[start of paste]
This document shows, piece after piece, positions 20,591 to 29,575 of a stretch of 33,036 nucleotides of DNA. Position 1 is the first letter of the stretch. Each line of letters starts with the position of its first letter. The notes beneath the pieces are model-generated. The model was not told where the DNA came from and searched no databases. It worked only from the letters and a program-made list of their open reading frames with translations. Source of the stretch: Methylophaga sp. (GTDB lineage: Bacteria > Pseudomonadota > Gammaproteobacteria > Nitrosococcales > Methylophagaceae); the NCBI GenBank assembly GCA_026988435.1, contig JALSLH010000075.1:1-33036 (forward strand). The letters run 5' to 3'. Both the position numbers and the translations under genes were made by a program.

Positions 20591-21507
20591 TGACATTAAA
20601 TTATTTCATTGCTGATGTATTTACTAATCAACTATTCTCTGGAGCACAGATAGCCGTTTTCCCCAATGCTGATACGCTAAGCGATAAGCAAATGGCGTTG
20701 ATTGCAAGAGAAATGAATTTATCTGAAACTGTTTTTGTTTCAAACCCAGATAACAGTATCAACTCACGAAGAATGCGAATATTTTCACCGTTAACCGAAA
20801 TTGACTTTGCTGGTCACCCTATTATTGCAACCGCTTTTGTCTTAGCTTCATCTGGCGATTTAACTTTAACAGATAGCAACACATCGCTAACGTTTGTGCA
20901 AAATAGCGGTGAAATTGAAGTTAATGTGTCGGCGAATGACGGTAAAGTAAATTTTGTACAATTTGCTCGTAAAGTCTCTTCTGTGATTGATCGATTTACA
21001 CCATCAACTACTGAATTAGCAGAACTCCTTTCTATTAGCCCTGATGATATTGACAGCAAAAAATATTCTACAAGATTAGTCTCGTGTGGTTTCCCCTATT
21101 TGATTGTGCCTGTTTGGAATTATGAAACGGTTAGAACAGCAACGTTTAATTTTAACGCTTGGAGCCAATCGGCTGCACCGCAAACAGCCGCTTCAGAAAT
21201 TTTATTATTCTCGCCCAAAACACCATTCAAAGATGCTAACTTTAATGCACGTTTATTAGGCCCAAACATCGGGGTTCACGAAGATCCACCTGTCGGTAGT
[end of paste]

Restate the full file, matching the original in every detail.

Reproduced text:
This document shows, piece after piece, positions 20,591 to 29,575 of a stretch of 33,036 nucleotides of DNA. Position 1 is the first letter of the stretch. Each line of letters starts with the position of its first letter. The notes beneath the pieces are model-generated. The model was not told where the DNA came from and searched no databases. It worked only from the letters and a program-made list of their open reading frames with translations. Source of the stretch: Methylophaga sp. (GTDB lineage: Bacteria > Pseudomonadota > Gammaproteobacteria > Nitrosococcales > Methylophagaceae); the NCBI GenBank assembly GCA_026988435.1, contig JALSLH010000075.1:1-33036 (forward strand). The letters run 5' to 3'. Both the position numbers and the translations under genes were made by a program.

Positions 20591-21507
20591 TGACATTAAA
20601 TTATTTCATTGCTGATGTATTTACTAATCAACTATTCTCTGGAGCACAGATAGCCGTTTTCCCCAATGCTGATACGCTAAGCGATAAGCAAATGGCGTTG
20701 ATTGCAAGAGAAATGAATTTATCTGAAACTGTTTTTGTTTCAAACCCAGATAACAGTATCAACTCACGAAGAATGCGAATATTTTCACCGTTAACCGAAA
20801 TTGACTTTGCTGGTCACCCTATTATTGCAACCGCTTTTGTCTTAGCTTCATCTGGCGATTTAACTTTAACAGATAGCAACACATCGCTAACGTTTGTGCA
20901 AAATAGCGGTGAAATTGAAGTTAATGTGTCGGCGAATGACGGTAAAGTAAATTTTGTACAATTTGCTCGTAAAGTCTCTTCTGTGATTGATCGATTTACA
21001 CCATCAACTACTGAATTAGCAGAACTCCTTTCTATTAGCCCTGATGATATTGACAGCAAAAAATATTCTACAAGATTAGTCTCGTGTGGTTTCCCCTATT
21101 TGATTGTGCCTGTTTGGAATTATGAAACGGTTAGAACAGCAACGTTTAATTTTAACGCTTGGAGCCAATCGGCTGCACCGCAAACAGCCGCTTCAGAAAT
21201 TTTATTATTCTCGCCCAAAACACCATTCAAAGATGCTAACTTTAATGCACGTTTATTAGGCCCAAACATCGGGGTTCACGAAGATCCACCTGTCGGTAGT